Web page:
Pitfalls to Avoid
When dealing with these and other cyber threat challenges, it’s easy to overlook issues that affect cyber security. Here are five common pitfalls your organization should seek to avoid.
Not Admitting Your Organization is a Target
If you think cyber criminals only target other, bigger organizations, you’re wrong. Ransomware and other unwanted events affect companies and organizations of all types and sizes; no organization is immune. Hoping that the bad guys ignore you isn’t a good defense. One unwanted cyber event can cost your organization hundreds of thousands of dollars and result in hours or days of costly downtime. You need to consider your organization a prime target and prepare accordingly.
Not Taking Cybersecurity Seriously
Even organizations that recognize the cyber threat don’t always take cybersecurity seriously. To properly guard against the burgeoning number of cyber threats, you need to properly staff your IT department, have an active cybersecurity team, and appropriately fund your cybersecurity efforts. It doesn’t matter how big your organization is, you need a detailed cybersecurity strategy – and the staff and budget to implement it.
Not Adequately Protecting Remote Workers
Given the increasing size of the remote workforce – and the increased security risk associated with remote workers – you need to pay particular attention to protecting your organization’s remote workers. These protections should include deploying a secure communications and collaboration solution, such as that offered by Wickr, and properly encrypting all remote activity.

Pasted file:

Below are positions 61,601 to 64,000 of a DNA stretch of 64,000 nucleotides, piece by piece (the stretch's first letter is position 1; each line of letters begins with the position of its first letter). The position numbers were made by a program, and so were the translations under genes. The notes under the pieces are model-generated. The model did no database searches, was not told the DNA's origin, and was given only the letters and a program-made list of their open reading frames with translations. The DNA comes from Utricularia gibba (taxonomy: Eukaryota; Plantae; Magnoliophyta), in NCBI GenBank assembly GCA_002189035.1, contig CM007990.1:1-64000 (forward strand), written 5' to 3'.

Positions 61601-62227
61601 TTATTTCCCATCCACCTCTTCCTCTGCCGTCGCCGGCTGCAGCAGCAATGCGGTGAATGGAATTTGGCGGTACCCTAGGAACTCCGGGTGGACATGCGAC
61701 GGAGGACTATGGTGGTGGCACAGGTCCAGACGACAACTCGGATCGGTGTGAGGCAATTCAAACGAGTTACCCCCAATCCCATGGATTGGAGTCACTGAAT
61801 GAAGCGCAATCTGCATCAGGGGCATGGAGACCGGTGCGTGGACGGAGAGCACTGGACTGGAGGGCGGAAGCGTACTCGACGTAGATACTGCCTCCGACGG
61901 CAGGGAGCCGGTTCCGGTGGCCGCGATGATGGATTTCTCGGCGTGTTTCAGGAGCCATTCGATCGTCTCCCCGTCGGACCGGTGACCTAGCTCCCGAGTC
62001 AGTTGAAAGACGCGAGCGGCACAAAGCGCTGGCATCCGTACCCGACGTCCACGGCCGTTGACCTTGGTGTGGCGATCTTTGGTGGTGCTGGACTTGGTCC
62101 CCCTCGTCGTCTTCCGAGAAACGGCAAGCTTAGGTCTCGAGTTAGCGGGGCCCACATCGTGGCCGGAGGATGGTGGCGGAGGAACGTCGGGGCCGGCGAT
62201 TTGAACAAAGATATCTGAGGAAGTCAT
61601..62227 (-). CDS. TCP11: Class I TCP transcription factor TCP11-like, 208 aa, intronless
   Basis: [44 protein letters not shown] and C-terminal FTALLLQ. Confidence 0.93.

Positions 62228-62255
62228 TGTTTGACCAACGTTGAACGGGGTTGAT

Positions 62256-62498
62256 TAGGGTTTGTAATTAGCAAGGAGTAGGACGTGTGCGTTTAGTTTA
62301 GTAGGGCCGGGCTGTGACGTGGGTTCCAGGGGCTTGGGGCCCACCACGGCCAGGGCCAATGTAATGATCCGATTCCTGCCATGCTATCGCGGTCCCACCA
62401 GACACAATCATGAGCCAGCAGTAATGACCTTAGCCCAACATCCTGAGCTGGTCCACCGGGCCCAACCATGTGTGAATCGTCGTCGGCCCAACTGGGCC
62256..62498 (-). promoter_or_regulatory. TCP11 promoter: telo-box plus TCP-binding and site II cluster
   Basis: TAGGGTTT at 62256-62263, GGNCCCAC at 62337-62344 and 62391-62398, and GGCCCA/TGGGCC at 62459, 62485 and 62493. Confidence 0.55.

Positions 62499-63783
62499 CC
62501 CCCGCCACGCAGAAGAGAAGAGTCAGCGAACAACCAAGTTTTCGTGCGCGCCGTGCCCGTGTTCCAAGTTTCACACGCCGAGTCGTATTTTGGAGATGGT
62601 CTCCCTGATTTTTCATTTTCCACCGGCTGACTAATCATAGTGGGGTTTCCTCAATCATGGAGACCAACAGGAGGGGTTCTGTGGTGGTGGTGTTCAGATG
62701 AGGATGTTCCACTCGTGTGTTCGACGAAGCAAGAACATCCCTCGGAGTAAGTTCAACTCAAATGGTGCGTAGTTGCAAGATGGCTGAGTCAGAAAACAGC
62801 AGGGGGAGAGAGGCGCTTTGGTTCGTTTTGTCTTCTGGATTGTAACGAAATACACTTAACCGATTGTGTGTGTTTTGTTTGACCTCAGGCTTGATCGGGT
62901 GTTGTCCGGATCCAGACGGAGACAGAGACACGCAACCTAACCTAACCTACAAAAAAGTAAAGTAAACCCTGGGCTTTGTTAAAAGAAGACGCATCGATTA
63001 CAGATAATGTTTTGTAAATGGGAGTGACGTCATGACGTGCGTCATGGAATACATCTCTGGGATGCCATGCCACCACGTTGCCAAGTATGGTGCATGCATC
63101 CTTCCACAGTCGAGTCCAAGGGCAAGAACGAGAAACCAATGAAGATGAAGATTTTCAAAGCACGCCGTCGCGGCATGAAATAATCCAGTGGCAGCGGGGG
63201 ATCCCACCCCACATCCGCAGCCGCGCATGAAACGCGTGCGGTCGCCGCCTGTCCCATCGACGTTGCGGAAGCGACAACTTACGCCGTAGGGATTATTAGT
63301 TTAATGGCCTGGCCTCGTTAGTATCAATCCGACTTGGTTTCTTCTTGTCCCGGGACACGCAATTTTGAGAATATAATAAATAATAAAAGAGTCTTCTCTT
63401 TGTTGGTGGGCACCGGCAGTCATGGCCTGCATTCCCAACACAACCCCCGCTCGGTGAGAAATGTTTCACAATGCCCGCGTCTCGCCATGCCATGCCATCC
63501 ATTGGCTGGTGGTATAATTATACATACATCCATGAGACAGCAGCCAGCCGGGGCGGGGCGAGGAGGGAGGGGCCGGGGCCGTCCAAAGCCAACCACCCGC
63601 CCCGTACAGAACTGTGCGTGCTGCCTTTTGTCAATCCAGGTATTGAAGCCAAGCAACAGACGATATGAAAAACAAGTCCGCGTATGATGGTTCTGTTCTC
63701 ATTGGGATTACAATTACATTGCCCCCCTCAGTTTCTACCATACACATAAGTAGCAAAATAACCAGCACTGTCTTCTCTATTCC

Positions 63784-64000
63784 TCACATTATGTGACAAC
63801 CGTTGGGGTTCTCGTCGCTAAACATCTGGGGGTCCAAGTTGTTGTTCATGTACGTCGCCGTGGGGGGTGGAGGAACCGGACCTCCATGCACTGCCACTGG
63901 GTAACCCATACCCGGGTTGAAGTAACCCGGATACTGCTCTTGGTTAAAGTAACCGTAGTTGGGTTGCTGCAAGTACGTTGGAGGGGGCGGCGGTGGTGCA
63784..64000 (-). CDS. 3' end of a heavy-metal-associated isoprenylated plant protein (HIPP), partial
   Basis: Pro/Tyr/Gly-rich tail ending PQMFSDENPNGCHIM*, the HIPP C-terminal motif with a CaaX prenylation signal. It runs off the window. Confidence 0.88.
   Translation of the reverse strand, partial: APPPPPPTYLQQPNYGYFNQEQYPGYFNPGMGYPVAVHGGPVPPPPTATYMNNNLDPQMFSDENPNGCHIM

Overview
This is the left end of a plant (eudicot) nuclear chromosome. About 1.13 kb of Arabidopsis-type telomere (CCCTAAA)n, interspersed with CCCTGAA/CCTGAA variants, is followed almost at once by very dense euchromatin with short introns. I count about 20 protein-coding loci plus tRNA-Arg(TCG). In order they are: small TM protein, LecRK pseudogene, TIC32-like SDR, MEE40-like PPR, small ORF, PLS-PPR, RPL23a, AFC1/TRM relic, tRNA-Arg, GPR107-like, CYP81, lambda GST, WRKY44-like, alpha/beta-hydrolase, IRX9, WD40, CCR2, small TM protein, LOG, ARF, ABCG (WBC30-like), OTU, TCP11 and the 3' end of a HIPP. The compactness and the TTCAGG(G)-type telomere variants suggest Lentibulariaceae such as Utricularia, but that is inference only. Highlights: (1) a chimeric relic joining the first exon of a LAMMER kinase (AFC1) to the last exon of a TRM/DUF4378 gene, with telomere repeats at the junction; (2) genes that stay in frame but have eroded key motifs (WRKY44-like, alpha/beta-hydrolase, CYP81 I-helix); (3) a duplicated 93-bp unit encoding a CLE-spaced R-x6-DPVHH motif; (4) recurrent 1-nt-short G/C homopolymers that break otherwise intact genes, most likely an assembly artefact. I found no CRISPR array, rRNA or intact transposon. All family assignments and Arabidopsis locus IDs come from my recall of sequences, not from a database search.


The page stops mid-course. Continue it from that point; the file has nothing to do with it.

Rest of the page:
Not Installing Security Patches
Malicious actors will exploit any vulnerabilities they encounter, so don’t make it easy for them by not keeping your software and firmware up-to-date. Install all security patches when issued to protect your digital assets – and make sure that all employee devices are promptly updated, as well.
Not Having an Incident Response Plan
Finally, many organizations make the mistake of not knowing what to do if they are victims of a data breach or ransomware attack. You need to create an incident response plan in advance that provides step-by-step instructions for responding to any unwanted cyber event. The failure to plan for such incidents will only make the situation worse if your organization is attacked.
Turn to Wickr to Protect Your Communications and Collaborations from Cyber Threats
It’s important that you protect your organization’s communications and collaborations from the growing number of cyber threats – especially those affecting remote workers. Wickr’s secure communications and collaboration platform uses end-to-end encryption and other military-grade security to protect all of your organization’s text, voice, and video communications from cyber criminals and other malicious actors. It’s the most effective way to deal with cyber threat challenges today.
Contact us today to learn more about secure communications and collaboration.